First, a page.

Conservation as politics: Wildlife conservation and resource management in India

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  • This article was downloaded by: [York University Libraries]On: 05 July 2014, At: 07:51Publisher: RoutledgeInforma Ltd Registered in England and Wales Registered Number: 1072954 Registered office: Mortimer House,37-41 Mortimer Street, London W1T 3JH, UK

    Journal of International Wildlife Law & PolicyPublication details, including instructions for authors and subscription information:http://www.tandfonline.com/loi/uwlp20

    Conservation as politics: Wildlife conservation andresource management in IndiaVasant K. SaberwalPublished online: 26 Nov 2008.

    To cite this article: Vasant K. Saberwal (2000) Conservation as politics: Wildlife conservation and resource management inIndia, Journal of International Wildlife Law & Policy, 3:2, 166-173, DOI: 10.1080/13880290009353954

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  • Conservation as Politics:Wildlife Conservation and Resource Management

    in India1

    Vasant K. Saberwal2

    Keywords

    India; protected areas.

    1 . Introduction

    Wildlife conservation in India, as in most parts of the world, is complex andoften contentious. What on die surface appears to be a simple issue of protectingwild animals and plants from forces beyond their control, on closer inspectionquickly dissolves into a complex tangle of conflicting issues: human rights versus theprotection of animals and forests, the exclusion of all humans from protected areasversus die possibility of human coexistence with wildlife and the exclusive state con-trol over protected areas versus increased local participation in protected area man-agement. Indeed, beyond the broad objective of preserving nature, there is often lit-tle in common among the various positions adopted by conservationists as to thespecifics of what is to be protected, for, by and from whom.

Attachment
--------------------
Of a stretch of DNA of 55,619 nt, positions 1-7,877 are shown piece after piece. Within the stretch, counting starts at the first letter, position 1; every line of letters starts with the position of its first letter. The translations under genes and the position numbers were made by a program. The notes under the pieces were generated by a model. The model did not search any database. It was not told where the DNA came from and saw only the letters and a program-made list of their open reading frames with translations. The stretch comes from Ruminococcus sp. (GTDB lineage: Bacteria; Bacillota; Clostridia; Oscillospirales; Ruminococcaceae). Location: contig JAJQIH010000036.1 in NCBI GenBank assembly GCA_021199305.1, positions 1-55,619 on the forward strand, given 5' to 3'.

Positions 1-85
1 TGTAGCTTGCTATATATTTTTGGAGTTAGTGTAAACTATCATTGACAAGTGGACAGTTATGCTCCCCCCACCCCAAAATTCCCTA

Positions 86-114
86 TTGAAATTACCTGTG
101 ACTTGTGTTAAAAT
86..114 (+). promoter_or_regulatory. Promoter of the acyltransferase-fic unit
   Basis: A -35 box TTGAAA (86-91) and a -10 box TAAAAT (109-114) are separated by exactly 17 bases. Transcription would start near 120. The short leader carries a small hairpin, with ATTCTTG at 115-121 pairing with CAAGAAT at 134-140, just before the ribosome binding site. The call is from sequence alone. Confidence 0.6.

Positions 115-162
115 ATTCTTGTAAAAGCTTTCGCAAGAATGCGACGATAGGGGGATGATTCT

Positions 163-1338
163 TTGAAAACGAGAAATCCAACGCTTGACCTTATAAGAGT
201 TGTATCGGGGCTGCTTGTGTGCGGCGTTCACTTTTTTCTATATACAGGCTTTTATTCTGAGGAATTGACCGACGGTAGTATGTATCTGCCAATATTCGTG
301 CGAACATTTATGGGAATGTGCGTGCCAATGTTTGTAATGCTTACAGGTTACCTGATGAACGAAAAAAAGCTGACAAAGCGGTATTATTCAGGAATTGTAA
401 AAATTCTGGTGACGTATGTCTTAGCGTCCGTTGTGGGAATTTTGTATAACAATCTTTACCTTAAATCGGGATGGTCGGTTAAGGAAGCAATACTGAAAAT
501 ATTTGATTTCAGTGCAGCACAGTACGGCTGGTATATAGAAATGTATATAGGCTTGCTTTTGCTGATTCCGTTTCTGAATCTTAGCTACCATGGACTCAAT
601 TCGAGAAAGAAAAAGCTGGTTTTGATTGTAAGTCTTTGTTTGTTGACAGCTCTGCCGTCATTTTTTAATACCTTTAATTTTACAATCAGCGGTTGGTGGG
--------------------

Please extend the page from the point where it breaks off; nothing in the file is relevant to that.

Conservation practice necessarily entails the imposition of regulations overaccess to certain resources with specific people or institutions attempting to definewho has access to those resources and on what terms. The outcome of negotiatedaccess to resources is largely a reflection of power relations at the local, regional ornational level. There are critical questions revolving around our understanding ofhow ecosystems work and the need to employ accurate science in the managementof protected areas, but here too the links between power and knowledge influenceour perception of the natural world and the optimal means of managing it.Conservation practice is, therefore, a profoundly political process. I will make a sim-ple point in this essay: what gets conserved, and by whom, will ultimately be deter-mined by social and political processes as much, if not more, than by the scientificknowledge we bring to bear on resource management.

    1 This paper is a marginally modified version of a paper that appeared in 466 SEMINAR, 12-16 (June1998). At the time, the author was a Research Associate at the Institute for Social and EconomicChange, Bangalore. My thanks to the editors at Seminar for permission to reprint this piece.

    2 Independent Writer and Filmmaker, based in New Delhi.

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  • Conservation as Politics 167

    2. State vs. Local Controls

    The central stand-off in Indian conservation is the question of whether protectedareas should be inviolate and managed by the state, or whether local communitiesshould have a bigger say in the management of protected areas including, if need be,access to resources within these areas. Within this discussion, neither the deionisationof the state nor the romanticisation of local communities is of much value.